Laurel needs a museum

Thursday, April 18, 2019
Article Image Alt Text

From the editor’s desk

Over 60 small Montana communities have museums preserving their past. If it weren’t for the museums, why else travel to Scobey, Conrad, Ekalaka, Circle or Chinook? There could be plenty of other reasons, I’m certain, but if I was going to one of these communities I’d visit their museum.

Not only do museums provide a link to the past, but they can be an economic engine. Today, Fort Benton is a thriving small town, but it took investing in the museum to get the ball rolling. Now, the residents there exploit their past for all it’s worth and it’s worth plenty. They have reopened the Grand Union Hotel, added a walking tour, put up a statue of Shep, the famously loyal dog, and put a marker where it is most likely that Montana’s Territorial Governor Thomas Meagher was pushed or fell off a bridge leading to his drowning in the Missouri River. Today, the many tourists flocking to Ft. Benton to see one of their museums support a number of other businesses.

Why does Laurel need a museum?

Because we are not Billings and the best way to express that is through the unique history of Laurel.

Examples of exhibits that could be in the Laurel Museum include: A history of the railroad in Laurel; Riverside Park history; Laurel’s grocery stores and other businesses; CHS history; Volga River Germans; Laurel schools; notable residents of Laurel through the ages; the Yellowstone Trail; the Nez Perce Trail and battlefield; area agriculture and Laurel’s apple orchards; the Laurel Airport; war heroes and casualties; and of course, Lewis and Clarks’ journey on the Yellowstone. There could be static and changing displays of photos and memorabilia, and folks with knowledge could contribute by giving talks on the displays, or by manning the store.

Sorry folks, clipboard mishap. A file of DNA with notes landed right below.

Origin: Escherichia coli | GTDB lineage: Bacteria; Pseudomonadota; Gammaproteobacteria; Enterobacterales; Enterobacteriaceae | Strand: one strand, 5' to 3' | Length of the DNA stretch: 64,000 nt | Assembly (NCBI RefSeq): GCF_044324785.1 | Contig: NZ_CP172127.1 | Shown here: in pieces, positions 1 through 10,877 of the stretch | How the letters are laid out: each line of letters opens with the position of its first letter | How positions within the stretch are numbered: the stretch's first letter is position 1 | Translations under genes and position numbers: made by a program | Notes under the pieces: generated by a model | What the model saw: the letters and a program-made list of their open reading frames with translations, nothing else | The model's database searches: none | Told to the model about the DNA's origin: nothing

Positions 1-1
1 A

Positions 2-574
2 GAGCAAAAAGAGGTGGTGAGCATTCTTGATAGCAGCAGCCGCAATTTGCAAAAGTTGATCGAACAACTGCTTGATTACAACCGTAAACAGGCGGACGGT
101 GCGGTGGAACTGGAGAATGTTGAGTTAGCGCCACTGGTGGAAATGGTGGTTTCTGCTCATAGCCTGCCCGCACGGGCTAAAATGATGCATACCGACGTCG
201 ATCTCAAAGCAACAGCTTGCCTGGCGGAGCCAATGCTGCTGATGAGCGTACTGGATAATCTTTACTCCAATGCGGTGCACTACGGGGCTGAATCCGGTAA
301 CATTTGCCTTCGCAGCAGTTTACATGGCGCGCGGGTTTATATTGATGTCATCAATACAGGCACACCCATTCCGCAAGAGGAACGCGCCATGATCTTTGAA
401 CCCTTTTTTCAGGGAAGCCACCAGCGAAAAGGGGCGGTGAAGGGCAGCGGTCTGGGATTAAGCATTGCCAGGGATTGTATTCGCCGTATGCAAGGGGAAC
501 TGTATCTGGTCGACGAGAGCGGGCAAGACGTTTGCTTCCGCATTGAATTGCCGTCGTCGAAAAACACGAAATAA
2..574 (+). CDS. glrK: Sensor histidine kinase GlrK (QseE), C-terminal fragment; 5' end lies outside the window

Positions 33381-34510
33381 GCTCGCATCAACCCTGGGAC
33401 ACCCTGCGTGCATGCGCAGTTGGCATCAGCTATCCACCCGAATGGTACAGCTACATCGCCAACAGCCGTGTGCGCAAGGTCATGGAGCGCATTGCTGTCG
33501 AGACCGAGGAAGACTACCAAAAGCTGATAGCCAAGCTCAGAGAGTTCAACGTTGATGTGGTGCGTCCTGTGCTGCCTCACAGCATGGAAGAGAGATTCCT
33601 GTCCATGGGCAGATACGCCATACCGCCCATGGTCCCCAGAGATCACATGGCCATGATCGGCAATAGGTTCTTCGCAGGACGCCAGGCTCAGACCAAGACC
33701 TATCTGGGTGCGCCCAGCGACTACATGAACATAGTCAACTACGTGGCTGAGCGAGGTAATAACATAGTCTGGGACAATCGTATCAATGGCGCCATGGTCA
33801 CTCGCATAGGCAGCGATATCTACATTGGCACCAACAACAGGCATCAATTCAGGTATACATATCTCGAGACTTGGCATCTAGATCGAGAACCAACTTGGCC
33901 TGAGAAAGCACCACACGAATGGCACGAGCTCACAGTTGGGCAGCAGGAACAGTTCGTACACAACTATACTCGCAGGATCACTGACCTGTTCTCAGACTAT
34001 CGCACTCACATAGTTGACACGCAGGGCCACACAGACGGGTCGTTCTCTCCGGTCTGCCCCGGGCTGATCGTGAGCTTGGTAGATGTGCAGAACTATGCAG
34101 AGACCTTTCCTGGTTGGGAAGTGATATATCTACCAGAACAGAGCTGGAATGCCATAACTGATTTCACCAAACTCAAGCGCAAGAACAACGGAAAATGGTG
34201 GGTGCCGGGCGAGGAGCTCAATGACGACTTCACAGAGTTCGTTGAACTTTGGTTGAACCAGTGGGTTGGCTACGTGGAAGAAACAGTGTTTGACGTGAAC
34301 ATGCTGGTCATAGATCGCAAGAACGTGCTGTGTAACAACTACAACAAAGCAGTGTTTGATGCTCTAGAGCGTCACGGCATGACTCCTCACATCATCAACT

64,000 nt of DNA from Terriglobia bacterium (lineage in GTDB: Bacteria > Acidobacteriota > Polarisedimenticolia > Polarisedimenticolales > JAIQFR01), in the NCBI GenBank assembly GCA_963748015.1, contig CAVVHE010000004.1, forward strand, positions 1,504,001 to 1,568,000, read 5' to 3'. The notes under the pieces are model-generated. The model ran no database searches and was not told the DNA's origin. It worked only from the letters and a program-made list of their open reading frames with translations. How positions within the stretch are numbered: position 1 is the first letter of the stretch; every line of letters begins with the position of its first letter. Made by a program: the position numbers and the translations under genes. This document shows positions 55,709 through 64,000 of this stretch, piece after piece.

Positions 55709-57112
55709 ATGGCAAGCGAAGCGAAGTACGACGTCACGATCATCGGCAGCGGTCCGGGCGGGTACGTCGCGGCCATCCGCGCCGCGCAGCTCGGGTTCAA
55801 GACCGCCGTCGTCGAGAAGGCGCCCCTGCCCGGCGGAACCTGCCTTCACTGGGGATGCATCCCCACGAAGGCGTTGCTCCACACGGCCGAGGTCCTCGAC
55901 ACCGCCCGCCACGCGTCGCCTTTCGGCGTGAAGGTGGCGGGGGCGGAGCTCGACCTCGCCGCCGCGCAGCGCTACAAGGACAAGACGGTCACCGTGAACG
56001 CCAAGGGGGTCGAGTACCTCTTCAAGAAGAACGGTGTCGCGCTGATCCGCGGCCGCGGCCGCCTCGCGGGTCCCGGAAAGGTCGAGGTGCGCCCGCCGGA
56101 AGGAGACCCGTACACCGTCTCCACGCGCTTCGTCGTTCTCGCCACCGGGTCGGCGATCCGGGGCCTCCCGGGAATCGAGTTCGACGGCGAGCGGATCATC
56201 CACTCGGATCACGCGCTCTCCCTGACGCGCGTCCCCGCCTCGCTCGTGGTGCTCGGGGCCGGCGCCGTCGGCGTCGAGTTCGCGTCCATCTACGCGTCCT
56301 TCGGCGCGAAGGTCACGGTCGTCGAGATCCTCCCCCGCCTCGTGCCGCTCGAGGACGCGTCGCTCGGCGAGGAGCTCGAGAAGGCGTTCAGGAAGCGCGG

There were several meetings on how Laurel Museum, Inc. should proceed a few months ago. I attended one and then never heard what the outcome was. With the probability of the rehabilitation of some buildings in Riverside Park, Laurel Museum, Inc. could consider championing one for the purpose of a museum.


Have you attended a ball game or track meet this spring?

The Laurel Outlook


You can find the historic archives of our paper here:


We use Google cookies to determine our demographic of visitors to our site. You can opt out here.

We also use Twitter Analytics to track clicks from our twitter feed.